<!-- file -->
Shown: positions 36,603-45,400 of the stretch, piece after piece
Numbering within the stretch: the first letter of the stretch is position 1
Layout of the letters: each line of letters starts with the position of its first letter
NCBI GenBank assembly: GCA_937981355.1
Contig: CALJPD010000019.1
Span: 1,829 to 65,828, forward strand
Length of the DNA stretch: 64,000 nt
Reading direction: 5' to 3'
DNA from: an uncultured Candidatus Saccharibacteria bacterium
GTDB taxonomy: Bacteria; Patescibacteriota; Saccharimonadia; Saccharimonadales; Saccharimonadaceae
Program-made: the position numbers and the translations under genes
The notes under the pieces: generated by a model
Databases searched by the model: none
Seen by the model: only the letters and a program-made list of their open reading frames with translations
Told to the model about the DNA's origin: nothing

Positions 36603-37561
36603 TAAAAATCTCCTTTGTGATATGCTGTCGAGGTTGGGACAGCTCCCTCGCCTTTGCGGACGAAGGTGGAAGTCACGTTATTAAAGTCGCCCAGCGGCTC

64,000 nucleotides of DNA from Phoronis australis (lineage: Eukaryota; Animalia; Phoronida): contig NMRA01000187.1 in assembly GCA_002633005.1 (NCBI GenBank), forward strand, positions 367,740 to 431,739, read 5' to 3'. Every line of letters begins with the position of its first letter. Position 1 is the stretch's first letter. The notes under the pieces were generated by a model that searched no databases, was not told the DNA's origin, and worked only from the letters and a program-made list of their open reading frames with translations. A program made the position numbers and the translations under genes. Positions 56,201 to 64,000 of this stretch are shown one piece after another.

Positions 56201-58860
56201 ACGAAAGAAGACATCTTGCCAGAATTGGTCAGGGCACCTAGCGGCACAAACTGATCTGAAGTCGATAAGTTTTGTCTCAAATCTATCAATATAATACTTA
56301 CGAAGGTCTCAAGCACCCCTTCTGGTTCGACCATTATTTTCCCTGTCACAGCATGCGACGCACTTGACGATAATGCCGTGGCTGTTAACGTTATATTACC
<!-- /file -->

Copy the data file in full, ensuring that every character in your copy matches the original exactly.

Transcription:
Shown: positions 36,603-45,400 of the stretch, piece after piece
Numbering within the stretch: the first letter of the stretch is position 1
Layout of the letters: each line of letters starts with the position of its first letter
NCBI GenBank assembly: GCA_937981355.1
Contig: CALJPD010000019.1
Span: 1,829 to 65,828, forward strand
Length of the DNA stretch: 64,000 nt
Reading direction: 5' to 3'
DNA from: an uncultured Candidatus Saccharibacteria bacterium
GTDB taxonomy: Bacteria; Patescibacteriota; Saccharimonadia; Saccharimonadales; Saccharimonadaceae
Program-made: the position numbers and the translations under genes
The notes under the pieces: generated by a model
Databases searched by the model: none
Seen by the model: only the letters and a program-made list of their open reading frames with translations
Told to the model about the DNA's origin: nothing

Positions 36603-37561
36603 TAAAAATCTCCTTTGTGATATGCTGTCGAGGTTGGGACAGCTCCCTCGCCTTTGCGGACGAAGGTGGAAGTCACGTTATTAAAGTCGCCCAGCGGCTC

64,000 nucleotides of DNA from Phoronis australis (lineage: Eukaryota; Animalia; Phoronida): contig NMRA01000187.1 in assembly GCA_002633005.1 (NCBI GenBank), forward strand, positions 367,740 to 431,739, read 5' to 3'. Every line of letters begins with the position of its first letter. Position 1 is the stretch's first letter. The notes under the pieces were generated by a model that searched no databases, was not told the DNA's origin, and worked only from the letters and a program-made list of their open reading frames with translations. A program made the position numbers and the translations under genes. Positions 56,201 to 64,000 of this stretch are shown one piece after another.

Positions 56201-58860
56201 ACGAAAGAAGACATCTTGCCAGAATTGGTCAGGGCACCTAGCGGCACAAACTGATCTGAAGTCGATAAGTTTTGTCTCAAATCTATCAATATAATACTTA
56301 CGAAGGTCTCAAGCACCCCTTCTGGTTCGACCATTATTTTCCCTGTCACAGCATGCGACGCACTTGACGATAATGCCGTGGCTGTTAACGTTATATTACC